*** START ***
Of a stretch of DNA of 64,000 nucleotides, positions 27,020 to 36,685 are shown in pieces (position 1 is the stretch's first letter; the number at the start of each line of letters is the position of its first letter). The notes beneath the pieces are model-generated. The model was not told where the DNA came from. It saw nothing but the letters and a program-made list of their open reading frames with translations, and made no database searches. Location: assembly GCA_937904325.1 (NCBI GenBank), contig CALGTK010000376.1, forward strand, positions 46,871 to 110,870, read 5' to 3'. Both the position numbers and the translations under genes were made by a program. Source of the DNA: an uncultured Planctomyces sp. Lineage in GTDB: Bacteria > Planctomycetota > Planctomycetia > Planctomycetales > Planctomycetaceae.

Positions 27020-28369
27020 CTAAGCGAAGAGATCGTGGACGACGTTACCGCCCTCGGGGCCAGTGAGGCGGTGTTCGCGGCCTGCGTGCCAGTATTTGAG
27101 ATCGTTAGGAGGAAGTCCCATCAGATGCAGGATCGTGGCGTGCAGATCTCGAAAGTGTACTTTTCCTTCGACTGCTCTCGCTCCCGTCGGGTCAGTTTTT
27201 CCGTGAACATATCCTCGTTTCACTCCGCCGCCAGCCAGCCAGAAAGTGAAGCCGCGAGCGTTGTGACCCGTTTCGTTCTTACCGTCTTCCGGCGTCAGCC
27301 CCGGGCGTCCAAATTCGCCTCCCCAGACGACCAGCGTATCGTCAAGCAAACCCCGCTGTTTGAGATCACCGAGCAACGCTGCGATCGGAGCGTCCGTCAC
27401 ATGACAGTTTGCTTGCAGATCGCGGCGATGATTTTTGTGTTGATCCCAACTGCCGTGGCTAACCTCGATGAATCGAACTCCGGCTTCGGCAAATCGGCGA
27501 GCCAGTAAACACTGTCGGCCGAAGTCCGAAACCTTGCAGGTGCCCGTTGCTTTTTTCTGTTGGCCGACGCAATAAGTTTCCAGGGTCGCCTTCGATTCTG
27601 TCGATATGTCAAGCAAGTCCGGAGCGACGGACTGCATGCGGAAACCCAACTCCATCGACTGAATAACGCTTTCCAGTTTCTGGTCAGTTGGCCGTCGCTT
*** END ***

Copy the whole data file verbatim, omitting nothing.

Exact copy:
Of a stretch of DNA of 64,000 nucleotides, positions 27,020 to 36,685 are shown in pieces (position 1 is the stretch's first letter; the number at the start of each line of letters is the position of its first letter). The notes beneath the pieces are model-generated. The model was not told where the DNA came from. It saw nothing but the letters and a program-made list of their open reading frames with translations, and made no database searches. Location: assembly GCA_937904325.1 (NCBI GenBank), contig CALGTK010000376.1, forward strand, positions 46,871 to 110,870, read 5' to 3'. Both the position numbers and the translations under genes were made by a program. Source of the DNA: an uncultured Planctomyces sp. Lineage in GTDB: Bacteria > Planctomycetota > Planctomycetia > Planctomycetales > Planctomycetaceae.

Positions 27020-28369
27020 CTAAGCGAAGAGATCGTGGACGACGTTACCGCCCTCGGGGCCAGTGAGGCGGTGTTCGCGGCCTGCGTGCCAGTATTTGAG
27101 ATCGTTAGGAGGAAGTCCCATCAGATGCAGGATCGTGGCGTGCAGATCTCGAAAGTGTACTTTTCCTTCGACTGCTCTCGCTCCCGTCGGGTCAGTTTTT
27201 CCGTGAACATATCCTCGTTTCACTCCGCCGCCAGCCAGCCAGAAAGTGAAGCCGCGAGCGTTGTGACCCGTTTCGTTCTTACCGTCTTCCGGCGTCAGCC
27301 CCGGGCGTCCAAATTCGCCTCCCCAGACGACCAGCGTATCGTCAAGCAAACCCCGCTGTTTGAGATCACCGAGCAACGCTGCGATCGGAGCGTCCGTCAC
27401 ATGACAGTTTGCTTGCAGATCGCGGCGATGATTTTTGTGTTGATCCCAACTGCCGTGGCTAACCTCGATGAATCGAACTCCGGCTTCGGCAAATCGGCGA
27501 GCCAGTAAACACTGTCGGCCGAAGTCCGAAACCTTGCAGGTGCCCGTTGCTTTTTTCTGTTGGCCGACGCAATAAGTTTCCAGGGTCGCCTTCGATTCTG
27601 TCGATATGTCAAGCAAGTCCGGAGCGACGGACTGCATGCGGAAACCCAACTCCATCGACTGAATAACGCTTTCCAGTTTCTGGTCAGTTGGCCGTCGCTT